But it was Nebraska that claimed the No. 2 spot in the final BCS standings, edging out Colorado by five-hundredth (.05) of a percentage point. Oregon, with a low computer average and hampered by its strength-of-schedule rating, was a distant fourth and never had a shot.
The Buffaloes howled for weeks after narrowly losing out. But the truth is that they were even that close to Nebraska only because of the new "quality win" component, added after the 2000 season as make-good to Miami's snub. Had the 2000 formula been applied, Colorado would've been fourth, behind Nebraska by nearly two full points and also Oregon as well.
At the end, the Ducks were really the aggrieved party, and they proved it by destroying Colorado, 38-16, in the Fiesta Bowl. Miami finished its undefeated season with a ho-hum 34-14 victory over Nebraska, universally disparaged as being undeserving. While the Hurricanes celebrated their national championship, the BCS was sent back to the drawing board once again.
Final BCS Standings: 1. Miami, 2. Nebraska, 3. Colorado, 4. Oregon.
Using present day formula: 1. Miami, 2. Oregon, 3. Colorado, 4. Nebraska. (Oregon would've been a comfortable No. 2, and there would've been little controversy)
Using 1998-2000 formula: 1. Miami, 2. Nebraska, 3. Oregon, 4. Colorado. (Nebraska would've been well ahead of Oregon)
Using human polls only: 1. Miami, 2. Oregon, 3. Colorado, 4. Nebraska.
Plus-One: Miami vs. Nebraska; Oregon vs. Colorado.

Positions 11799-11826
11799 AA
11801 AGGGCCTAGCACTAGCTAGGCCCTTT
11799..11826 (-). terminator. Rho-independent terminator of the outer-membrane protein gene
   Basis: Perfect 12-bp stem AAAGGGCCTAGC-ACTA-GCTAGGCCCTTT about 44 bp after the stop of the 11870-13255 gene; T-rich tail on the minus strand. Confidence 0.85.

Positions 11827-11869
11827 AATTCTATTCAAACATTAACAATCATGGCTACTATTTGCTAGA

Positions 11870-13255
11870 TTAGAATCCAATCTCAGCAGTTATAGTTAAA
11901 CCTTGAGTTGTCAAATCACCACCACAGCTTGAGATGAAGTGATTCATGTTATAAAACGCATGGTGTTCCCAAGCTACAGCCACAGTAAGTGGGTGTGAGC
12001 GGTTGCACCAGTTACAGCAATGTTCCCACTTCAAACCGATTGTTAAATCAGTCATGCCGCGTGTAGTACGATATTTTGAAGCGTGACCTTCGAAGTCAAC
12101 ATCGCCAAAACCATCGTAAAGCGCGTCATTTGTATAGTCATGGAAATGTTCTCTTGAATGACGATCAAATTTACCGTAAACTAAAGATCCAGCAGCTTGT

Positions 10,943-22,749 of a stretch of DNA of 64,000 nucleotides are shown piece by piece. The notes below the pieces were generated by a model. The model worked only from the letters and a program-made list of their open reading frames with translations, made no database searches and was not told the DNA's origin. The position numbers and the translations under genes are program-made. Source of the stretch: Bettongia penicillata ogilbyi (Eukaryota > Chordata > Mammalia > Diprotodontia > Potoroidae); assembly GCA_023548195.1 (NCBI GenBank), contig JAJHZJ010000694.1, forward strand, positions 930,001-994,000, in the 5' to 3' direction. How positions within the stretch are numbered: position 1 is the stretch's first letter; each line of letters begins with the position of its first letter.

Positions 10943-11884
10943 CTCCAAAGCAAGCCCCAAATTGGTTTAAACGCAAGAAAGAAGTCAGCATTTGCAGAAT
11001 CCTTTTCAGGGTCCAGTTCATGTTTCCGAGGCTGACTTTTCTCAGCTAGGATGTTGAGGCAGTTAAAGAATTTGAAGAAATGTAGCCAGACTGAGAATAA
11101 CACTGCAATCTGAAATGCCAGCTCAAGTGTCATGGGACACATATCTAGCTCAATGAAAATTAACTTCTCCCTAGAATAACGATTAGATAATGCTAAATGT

Other than Nebraska getting into the national championship game in the Rose Bowl, not really. (But that's like saying a car hit my wife and then ran over my dog, but other than that, it's been a great day.) The only other one-loss teams from major conferences, Illinois (Big Ten) and Maryland (ACC), were both throttled in BCS bowl games. No. 5 Florida was the only at-large selection, and as it turned out, sent out coach Spurrier to the NFL with a 56-23 rout of Maryland at the Orange Bowl.
BCS Formula Review: Wes Colley (of the Colley Matrix) and Peter Wolfe were added to the computer ratings, replacing the New York Times and Richard Dunkel. The move ostensibly was to lessen the impact of margin of victory in computer rankings. Of the eight ratings for each team, the highest and lowest were thrown out and the remainder averaged.
Also, a "quality win" component was added to the team's final total, in response to Miami's being snubbed in 2000. This scheme called for teams to receive bonus points by beating other teams in the final BCS top 15. As a result, Colorado's late-season wins over Nebraska and Texas gave it a boost of 2.3 points, nearly knocking Nebraska out of the No. 2 spot.
Analysis: The 2001 mess probably should've been a wake-up call for the BCS to completely revamp its formula. Yet, the powers-that-be continued to scrutinize the computers and margin of victory as the problem areas, overlooking the real issues that made the cumbersome system dysfunctional. The next season brought a big relief -- through no credit to the BCS system -- but the calm would prove short-lived.